Resumption of Wheat Imports

Resumption of Wheat Imports


India will begin wheat imports after a six-year hiatus to replenish depleted reserves and control rising prices caused by three years of poor harvests.

GS-03 (Economy)

Key highlights:

  • Removal of Import Tax: New Delhi is expected to lift the 40% tax on wheat imports this year, enabling private traders and flour millers to purchase wheat from producers like Russia.
  • Timing of Import Duty Removal: The government is likely to wait until after June to remove the import duty, coinciding with Russia’s wheat harvest season.
  • Industry Support: Pramod Kumar, president of the Roller Flour Millers’ Federation of India, supports the removal of the wheat import duty to ensure sufficient supplies in the open market.
  • Government Strategy: The government plans to remove the import duty after June and reinstate it before wheat planting starts in October to protect farmers’ interests.
  • Context of Decision: The decision to scrap the import tax is expected to be made after the conclusion of general elections, which has been a key hurdle in addressing the wheat supply issue.

Customs Duty in India

  • Customs duty is an indirect tax imposed on goods that are imported into a country and, in certain cases, on specific exported commodities.
  • When goods are exported, the duty imposed is called export duty, while for imported goods, it is known as import duty.
  • This taxation serves dual purposes: generating revenue for the government and protecting domestic industries from international competition.

Framework of Customs Duty in India

  • The Customs Act of 1962 governs the imposition of customs duty in India.
  • This act empowers the government to levy duties on imports and exports, regulate the movement of goods across borders, prescribe procedures for customs processes, and enforce penalties for violations.
  • The Central Board of Excise and Customs (CBEC), a part of the Department of Revenue under the Ministry of Finance, administers customs duties. The CBEC formulates policies related to the collection of customs duties, curbing evasion, preventing smuggling, and managing administrative decisions pertaining to customs matters.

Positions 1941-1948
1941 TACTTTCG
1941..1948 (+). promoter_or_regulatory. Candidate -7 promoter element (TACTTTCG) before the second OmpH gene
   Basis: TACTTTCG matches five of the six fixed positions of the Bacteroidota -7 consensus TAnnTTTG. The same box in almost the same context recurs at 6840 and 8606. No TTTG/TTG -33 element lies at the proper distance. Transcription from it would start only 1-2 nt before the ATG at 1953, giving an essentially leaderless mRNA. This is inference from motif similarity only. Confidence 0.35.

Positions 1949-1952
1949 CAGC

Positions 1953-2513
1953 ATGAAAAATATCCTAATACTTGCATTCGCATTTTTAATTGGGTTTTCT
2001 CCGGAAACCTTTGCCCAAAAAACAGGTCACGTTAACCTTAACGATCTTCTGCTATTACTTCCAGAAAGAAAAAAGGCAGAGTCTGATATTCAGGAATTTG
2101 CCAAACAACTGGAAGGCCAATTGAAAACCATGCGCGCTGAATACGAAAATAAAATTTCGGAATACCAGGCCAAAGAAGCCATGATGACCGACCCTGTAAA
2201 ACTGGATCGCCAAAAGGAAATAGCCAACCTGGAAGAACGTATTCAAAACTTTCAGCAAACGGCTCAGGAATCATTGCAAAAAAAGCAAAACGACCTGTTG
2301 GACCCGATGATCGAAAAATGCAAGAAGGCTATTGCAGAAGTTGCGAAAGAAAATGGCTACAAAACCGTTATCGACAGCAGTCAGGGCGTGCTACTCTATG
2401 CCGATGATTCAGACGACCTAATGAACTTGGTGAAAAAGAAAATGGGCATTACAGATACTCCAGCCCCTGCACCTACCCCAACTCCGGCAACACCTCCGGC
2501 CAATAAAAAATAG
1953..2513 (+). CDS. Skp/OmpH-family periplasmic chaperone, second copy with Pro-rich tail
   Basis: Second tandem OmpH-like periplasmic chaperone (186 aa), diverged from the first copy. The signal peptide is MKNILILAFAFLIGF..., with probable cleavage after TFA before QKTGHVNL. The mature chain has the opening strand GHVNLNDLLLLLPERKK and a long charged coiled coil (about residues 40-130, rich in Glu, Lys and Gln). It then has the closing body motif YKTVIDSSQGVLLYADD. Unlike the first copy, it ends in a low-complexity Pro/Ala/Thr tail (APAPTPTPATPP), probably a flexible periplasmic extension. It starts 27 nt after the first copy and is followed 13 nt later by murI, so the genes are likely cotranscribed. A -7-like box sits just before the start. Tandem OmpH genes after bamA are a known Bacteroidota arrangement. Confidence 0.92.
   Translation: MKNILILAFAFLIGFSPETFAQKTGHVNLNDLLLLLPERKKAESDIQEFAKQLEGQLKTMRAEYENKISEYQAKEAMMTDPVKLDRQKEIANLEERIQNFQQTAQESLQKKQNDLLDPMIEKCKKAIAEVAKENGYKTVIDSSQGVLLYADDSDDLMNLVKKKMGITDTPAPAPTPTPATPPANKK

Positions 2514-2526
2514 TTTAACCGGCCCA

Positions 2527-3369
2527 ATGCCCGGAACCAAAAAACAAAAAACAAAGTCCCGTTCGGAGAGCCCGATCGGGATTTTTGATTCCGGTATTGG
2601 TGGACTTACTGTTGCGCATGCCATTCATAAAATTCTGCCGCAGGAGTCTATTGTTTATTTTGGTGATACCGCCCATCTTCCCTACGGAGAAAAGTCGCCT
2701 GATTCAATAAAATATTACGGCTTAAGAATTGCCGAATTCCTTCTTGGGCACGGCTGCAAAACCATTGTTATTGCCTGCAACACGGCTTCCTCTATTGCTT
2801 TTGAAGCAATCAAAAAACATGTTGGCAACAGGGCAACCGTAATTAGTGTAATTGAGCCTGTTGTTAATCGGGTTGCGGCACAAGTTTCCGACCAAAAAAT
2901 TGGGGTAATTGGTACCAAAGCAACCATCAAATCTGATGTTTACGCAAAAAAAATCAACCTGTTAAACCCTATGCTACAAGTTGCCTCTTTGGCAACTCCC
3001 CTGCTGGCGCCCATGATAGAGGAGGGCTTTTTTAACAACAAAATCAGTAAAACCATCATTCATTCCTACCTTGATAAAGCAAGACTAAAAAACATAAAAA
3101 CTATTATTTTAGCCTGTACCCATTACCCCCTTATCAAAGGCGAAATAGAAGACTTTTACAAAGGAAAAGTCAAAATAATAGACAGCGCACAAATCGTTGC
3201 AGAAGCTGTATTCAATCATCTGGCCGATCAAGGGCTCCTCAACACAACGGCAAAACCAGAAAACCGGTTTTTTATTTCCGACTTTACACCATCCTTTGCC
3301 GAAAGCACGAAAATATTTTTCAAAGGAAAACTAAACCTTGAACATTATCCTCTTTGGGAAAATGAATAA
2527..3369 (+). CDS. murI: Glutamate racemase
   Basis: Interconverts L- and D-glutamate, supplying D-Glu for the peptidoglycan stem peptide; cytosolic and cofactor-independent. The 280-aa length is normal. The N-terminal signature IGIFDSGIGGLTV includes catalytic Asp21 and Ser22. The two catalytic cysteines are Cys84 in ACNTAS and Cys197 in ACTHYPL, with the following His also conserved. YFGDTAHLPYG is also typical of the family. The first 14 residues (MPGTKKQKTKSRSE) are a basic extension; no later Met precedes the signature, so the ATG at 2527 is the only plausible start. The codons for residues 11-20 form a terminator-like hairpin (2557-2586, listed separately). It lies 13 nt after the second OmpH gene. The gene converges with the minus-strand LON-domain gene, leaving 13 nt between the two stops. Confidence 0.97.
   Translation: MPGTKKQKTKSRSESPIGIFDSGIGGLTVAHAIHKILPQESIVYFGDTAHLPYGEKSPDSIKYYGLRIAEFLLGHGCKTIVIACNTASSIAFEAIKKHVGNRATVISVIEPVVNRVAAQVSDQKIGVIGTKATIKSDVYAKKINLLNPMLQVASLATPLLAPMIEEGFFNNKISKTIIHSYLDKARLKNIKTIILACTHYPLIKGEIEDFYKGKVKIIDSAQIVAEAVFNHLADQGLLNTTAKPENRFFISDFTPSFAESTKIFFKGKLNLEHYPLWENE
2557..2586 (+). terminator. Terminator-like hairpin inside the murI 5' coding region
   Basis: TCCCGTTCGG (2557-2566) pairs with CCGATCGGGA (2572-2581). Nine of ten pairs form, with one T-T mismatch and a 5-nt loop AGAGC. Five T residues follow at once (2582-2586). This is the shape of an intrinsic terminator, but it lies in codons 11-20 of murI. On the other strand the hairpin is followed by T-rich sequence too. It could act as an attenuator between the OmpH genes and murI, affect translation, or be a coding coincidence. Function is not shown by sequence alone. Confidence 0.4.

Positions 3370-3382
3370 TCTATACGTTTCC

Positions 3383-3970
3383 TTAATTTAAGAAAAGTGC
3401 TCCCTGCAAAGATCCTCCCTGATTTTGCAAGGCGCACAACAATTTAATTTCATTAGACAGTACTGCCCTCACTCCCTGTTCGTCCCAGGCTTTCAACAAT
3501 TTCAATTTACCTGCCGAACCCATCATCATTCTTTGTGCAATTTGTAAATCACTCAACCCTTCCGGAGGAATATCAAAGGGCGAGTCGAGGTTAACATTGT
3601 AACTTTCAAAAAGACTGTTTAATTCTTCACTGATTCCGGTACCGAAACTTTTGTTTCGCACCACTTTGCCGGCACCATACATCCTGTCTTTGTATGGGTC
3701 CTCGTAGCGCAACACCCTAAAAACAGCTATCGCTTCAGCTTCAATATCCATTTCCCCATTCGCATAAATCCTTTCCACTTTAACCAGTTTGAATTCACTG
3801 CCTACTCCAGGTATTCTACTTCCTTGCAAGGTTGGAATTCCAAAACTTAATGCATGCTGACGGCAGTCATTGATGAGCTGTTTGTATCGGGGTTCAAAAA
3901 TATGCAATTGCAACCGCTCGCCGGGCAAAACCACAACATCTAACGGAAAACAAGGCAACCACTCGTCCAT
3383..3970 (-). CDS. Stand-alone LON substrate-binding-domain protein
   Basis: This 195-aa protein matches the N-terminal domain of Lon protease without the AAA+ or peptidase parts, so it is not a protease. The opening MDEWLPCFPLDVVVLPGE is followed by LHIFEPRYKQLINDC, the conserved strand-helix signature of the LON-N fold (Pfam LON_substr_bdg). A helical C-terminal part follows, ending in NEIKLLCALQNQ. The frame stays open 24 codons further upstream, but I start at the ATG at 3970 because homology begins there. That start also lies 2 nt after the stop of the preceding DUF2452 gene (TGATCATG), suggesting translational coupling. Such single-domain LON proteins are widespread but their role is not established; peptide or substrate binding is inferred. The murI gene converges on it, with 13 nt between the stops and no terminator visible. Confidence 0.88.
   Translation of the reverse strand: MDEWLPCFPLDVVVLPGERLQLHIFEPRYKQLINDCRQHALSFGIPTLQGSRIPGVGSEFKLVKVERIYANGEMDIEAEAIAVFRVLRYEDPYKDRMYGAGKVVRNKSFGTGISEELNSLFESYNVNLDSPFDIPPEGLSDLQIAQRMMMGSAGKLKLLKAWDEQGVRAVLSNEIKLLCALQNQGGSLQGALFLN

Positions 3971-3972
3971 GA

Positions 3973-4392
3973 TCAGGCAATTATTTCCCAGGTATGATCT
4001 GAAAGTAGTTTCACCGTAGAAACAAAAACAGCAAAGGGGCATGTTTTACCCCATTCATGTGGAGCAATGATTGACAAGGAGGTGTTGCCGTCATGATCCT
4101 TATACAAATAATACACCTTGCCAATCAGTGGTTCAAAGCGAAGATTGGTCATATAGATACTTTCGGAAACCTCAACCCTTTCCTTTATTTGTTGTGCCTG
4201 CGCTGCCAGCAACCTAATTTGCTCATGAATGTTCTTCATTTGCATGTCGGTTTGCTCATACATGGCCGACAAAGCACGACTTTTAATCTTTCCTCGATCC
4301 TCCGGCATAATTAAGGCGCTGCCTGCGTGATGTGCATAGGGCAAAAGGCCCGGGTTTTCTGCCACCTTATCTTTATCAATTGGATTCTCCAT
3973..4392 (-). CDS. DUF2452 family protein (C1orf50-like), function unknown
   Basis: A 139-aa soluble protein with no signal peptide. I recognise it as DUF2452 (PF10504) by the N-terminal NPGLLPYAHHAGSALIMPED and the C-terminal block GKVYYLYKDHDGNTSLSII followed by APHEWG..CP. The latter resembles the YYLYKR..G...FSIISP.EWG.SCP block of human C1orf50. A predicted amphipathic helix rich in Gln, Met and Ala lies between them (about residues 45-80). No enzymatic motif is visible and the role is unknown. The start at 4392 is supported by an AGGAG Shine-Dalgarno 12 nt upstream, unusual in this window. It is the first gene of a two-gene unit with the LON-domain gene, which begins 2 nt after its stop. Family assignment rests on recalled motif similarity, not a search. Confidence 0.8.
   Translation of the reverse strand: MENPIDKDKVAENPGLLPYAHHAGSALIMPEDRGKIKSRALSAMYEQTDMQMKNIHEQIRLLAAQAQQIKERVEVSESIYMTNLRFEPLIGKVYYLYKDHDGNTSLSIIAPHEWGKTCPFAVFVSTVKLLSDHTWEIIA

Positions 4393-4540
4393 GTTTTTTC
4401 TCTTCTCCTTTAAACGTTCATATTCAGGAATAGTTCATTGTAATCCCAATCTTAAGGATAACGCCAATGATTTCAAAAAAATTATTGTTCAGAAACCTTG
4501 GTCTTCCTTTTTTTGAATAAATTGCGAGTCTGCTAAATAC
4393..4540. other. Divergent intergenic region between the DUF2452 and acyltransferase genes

Calculation of Customs Duty

  • Customs duty is determined based on several factors, including the value, size, and weight of the goods.
  • Ad valorem duties are calculated based on the value of the goods, while specific duties are based on quantity or weight.

Types of Customs Duties

Customs duties are broadly categorized based on the type of goods and their purpose. The key types are:

  • Basic Customs Duty (BCD): This is imposed on imported goods as per Section 12 of the Customs Act, 1962, and is outlined in the First Schedule of the Customs Tariff Act, 1975.
  • Countervailing Duty (CVD): Levied under Section 3 of the Customs Tariff Act, 1975, this duty is equivalent to the central excise duty imposed on similar goods produced within India.
  • Protective Duty: Recommended by the Tariff Commission and levied under Section 6 of the Customs Tariff Act, protective duties shield domestic industries from foreign competition.
  • Education Cess: An additional charge on customs duties, comprising a 2% education cess and a 1% higher education cess, implemented since July 9, 2004.
  • Anti-dumping Duty: This duty is imposed when goods are imported at a price below their normal value, aiming to bridge the gap between the export price and the fair market value (dumping margin).
  • Safeguard Duty: Applied when a sudden increase in imports is found to harm the domestic industry, as a protective measure.

Exemptions and Special Cases

  • Certain goods are exempt from customs duties to promote public welfare and development. These include life-saving drugs and equipment, fertilizers, and food grains.

Online Customs Duty Services

  • The Indian Customs Electronic Commerce/Electronic Data Interchange (EC/EDI) Gateway, known as ICEGATE, facilitates online customs duty processes.
  • It offers e-filing services for various customs-related documents such as Bills of Entry and Shipping Bills. ICEGATE supports trade and freight carriers, referred to as Trading Partners, through various electronic means including email, FTP, and web uploads.